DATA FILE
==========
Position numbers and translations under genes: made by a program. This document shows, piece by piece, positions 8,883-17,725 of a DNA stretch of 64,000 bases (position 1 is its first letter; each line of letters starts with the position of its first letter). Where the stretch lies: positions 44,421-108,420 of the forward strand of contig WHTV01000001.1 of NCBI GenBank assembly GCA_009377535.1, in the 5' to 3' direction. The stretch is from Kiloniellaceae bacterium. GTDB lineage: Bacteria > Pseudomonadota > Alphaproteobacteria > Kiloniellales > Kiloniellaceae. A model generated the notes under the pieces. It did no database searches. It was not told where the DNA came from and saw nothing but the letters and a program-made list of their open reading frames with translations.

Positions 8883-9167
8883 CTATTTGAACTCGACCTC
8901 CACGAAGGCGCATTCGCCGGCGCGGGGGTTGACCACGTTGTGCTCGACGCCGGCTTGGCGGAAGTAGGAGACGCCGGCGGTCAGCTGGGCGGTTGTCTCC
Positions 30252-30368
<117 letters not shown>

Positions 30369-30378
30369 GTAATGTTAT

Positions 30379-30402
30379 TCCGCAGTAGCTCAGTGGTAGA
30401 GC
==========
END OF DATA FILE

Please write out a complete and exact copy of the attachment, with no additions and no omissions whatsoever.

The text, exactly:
Position numbers and translations under genes: made by a program. This document shows, piece by piece, positions 8,883-17,725 of a DNA stretch of 64,000 bases (position 1 is its first letter; each line of letters starts with the position of its first letter). Where the stretch lies: positions 44,421-108,420 of the forward strand of contig WHTV01000001.1 of NCBI GenBank assembly GCA_009377535.1, in the 5' to 3' direction. The stretch is from Kiloniellaceae bacterium. GTDB lineage: Bacteria > Pseudomonadota > Alphaproteobacteria > Kiloniellales > Kiloniellaceae. A model generated the notes under the pieces. It did no database searches. It was not told where the DNA came from and saw nothing but the letters and a program-made list of their open reading frames with translations.

Positions 8883-9167
8883 CTATTTGAACTCGACCTC
8901 CACGAAGGCGCATTCGCCGGCGCGGGGGTTGACCACGTTGTGCTCGACGCCGGCTTGGCGGAAGTAGGAGACGCCGGCGGTCAGCTGGGCGGTTGTCTCC
Positions 30252-30368
<117 letters not shown>

Positions 30369-30378
30369 GTAATGTTAT

Positions 30379-30402
30379 TCCGCAGTAGCTCAGTGGTAGA
30401 GC